Cash Flow Analysis Ratios: 5 Powerful KPIs to Grow Your Business

Written by Chris Brown, Trovata Solutions Engineer
April 13, 2021

With interest rates at all-time lows (at the time of this writing), record amounts of cash are flooding into new startups and established businesses at a faster pace than ever before.

Things like Special Purpose Acquisition Companies (SPACS) are growing in popularity as investment vehicles, showing that mega-round funding is the new norm with investment capital trending in the billions.

In fact, we’re seeing record numbers of funding in fintech mega-rounds; take the new payment company Ramp which recently received a  $100 million investment from fintech unicorn Stripe; then there’s Plaid, which completed its Series D funding round, valuing the company at over $10BN after Visa attempted to purchase it for $3BN earlier last year.  

Whether you’re on the giving or receiving end of new capital, now more than ever, companies need to manage risk while creating profit. Using cash flow analysis ratios is especially important for evaluating business operations and forecasting company solvency.

Read on to learn more about cash flow analysis ratios and five important types to use in your team.

What is a Cash Flow Analysis Ratio?

One of the most powerful Key Performance Indicators (KPI) financial professionals can use to manage and grow a business is a set of accurate and up-to-date cash flow analysis ratios that measure a company’s financial viability.  

Using these metrics to track your KPIs will provide an understanding of your company’s liquidity (its ability to pay off short-term debts) and help determine if and where your company falls short on profit.  

Cash flow analysis ratios also help investors and analysts forecast and make financial decisions that will contribute to the growth of the business.  

5 Types of Cash Flow Analysis Ratios

1. Cash Flow Liability Coverage Ratio

The cash flow liability coverage ratio measures cash from operating activities in relation to a company’s average current liabilities. 

This ratio indicates the ability of operations to generate cash for use in covering debts that need to be paid within a year.  

How is it calculated?

To calculate the cash flow liability coverage ratio, simply divide the net cash from operating activities by the company’s current liabilities.

What does it mean?

If this ratio is less than 1:1, it could be a sign of impending bankruptcy, indicating a company is not generating enough cash to pay for its immediate obligations.

2. Price to Cash Flow Ratio

The appraisal of a company’s share price in comparison to its cash price determines the price-to-cash flow ratio, and therefore, helps determine whether or not a business is under or overvalued. 

It is harder for false adjustments to be made when calculating this ratio, and therefore, it’s deemed more reliable than the price-per-earnings ratio.  

How is it calculated?

To calculate the Price to Cash Flow Ratio, divide the day’s closing price of the share of one stock by the operating cash flow (taken from the most up-to-date statement of cash flows).

What does it mean?

When it comes to Price to Cash Flow Ratio, the lower the number, the better.  On average, a value of 15-20 is considered good.

3.  Cash Flow Coverage Ratio

The cash flow coverage ratio measures a company’s solvency: the ability to pay off long-term debts with profit from its operating cash flows.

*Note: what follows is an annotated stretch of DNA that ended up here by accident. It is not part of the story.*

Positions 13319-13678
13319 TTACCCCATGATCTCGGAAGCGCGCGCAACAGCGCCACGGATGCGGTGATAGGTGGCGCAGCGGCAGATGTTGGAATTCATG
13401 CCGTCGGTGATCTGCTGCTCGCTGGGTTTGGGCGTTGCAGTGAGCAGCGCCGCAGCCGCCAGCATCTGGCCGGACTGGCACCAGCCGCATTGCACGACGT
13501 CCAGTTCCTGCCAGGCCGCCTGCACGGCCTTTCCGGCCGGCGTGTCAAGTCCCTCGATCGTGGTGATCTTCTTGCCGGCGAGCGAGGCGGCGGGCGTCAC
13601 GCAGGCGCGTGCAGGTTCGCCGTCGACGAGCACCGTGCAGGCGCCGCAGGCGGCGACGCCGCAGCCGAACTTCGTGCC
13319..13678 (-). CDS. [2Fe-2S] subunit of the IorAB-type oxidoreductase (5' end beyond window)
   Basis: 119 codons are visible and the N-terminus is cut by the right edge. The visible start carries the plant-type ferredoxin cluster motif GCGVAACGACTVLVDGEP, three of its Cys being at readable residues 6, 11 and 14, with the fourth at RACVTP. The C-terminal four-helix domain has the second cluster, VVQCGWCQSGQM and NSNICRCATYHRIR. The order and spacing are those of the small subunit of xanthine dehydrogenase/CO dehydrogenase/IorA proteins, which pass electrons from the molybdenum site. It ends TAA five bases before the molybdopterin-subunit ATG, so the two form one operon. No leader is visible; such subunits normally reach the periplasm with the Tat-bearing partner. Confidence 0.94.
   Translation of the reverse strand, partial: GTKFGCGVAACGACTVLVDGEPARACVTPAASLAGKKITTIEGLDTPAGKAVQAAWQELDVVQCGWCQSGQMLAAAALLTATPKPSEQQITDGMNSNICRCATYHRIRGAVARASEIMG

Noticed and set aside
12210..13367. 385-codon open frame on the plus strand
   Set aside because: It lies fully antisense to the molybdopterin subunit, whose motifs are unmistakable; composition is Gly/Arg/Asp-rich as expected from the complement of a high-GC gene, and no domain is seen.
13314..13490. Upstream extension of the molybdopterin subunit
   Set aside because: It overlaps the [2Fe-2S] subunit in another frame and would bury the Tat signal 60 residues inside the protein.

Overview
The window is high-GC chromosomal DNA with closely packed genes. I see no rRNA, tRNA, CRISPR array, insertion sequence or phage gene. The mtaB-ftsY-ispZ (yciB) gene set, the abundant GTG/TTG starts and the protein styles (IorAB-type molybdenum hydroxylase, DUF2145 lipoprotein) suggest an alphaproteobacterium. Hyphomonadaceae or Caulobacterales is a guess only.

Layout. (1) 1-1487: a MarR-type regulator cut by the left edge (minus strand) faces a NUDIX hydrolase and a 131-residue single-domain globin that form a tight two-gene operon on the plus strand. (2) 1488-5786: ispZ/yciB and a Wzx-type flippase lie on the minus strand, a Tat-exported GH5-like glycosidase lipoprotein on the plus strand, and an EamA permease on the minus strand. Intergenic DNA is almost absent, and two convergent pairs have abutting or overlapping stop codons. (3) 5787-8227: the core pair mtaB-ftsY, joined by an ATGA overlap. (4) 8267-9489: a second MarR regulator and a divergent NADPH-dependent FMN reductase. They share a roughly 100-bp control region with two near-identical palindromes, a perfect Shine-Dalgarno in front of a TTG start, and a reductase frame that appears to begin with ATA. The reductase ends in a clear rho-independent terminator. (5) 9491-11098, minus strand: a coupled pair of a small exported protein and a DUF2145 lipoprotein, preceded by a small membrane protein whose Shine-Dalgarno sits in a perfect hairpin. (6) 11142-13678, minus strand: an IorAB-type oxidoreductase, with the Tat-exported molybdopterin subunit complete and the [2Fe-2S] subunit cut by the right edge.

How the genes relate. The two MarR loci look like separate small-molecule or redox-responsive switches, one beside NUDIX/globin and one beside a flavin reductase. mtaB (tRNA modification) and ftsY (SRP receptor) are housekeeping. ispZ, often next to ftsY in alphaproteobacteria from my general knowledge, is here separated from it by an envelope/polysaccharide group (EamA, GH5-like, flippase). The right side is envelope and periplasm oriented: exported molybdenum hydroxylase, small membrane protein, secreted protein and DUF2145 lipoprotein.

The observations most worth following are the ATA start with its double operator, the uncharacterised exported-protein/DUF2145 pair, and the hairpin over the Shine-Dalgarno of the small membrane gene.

How is it calculated?

Using the statement of cash flows, the cash flow from operations is then divided by the total debt, which is a total of all of a company’s liabilities.

What does it mean?

A higher ratio reflects a business’s ability to pay off debts.  A ratio of more than 1 is ideal.  The higher the ratio, the more cash leftover from operations after paying off debts.

4. Cash Flow Margin Ratio

To understand the relationship between cash generated from operations and from sales, financial professionals should look to the cash flow margin ratio. This ratio provides specific data about the amount of cash generated per dollar of net sales.

More reliable than data on net profit alone, the cash flow margin ratio gives an accurate picture of the amount of cash generated per dollar of sales.

How is it calculated?

Dividing cash flow from operating cash flows by the net sales taken from the income statement will garner the cash flow margin ratio.

What does it mean?

Here, the higher the percentage, the better the company converts sales to cash flow.

5. Cash Flow to Net Income Ratio

The cash flow to net income ratio measures the dollar of operating cash flows per dollar of operating income.  

If there is a large discrepancy between operating cash flows and operating income, the company may be engaged in poor accounting techniques.

Ideally, this ratio should be 1:1; if not, it can indicate accounting errors intended to inflate earnings.

How is it calculated?

Divide the cash flow from operations by the total operating income (typically before interest and taxes).  

This ratio does not take into consideration a high, one-time asset sale and therefore, can be a misleading indication of a company’s actual growth and development.

What does it mean?

Because the cash flow to net income ratio measures the ability of a company to generate cash from its operations, financial professionals aim to see a ratio greater than 1.00.

The Bottom Line

Cash flow ratios provide insight into how well a company can withstand hard times and are an essential component used in cash flow analysis. Without them, financial professionals are unable to accurately manage and forecast business performance.   

To see how you can easily automate and analyze cash flow data, check out “A Strategic Controller’s Guide to Digital Transformation.”

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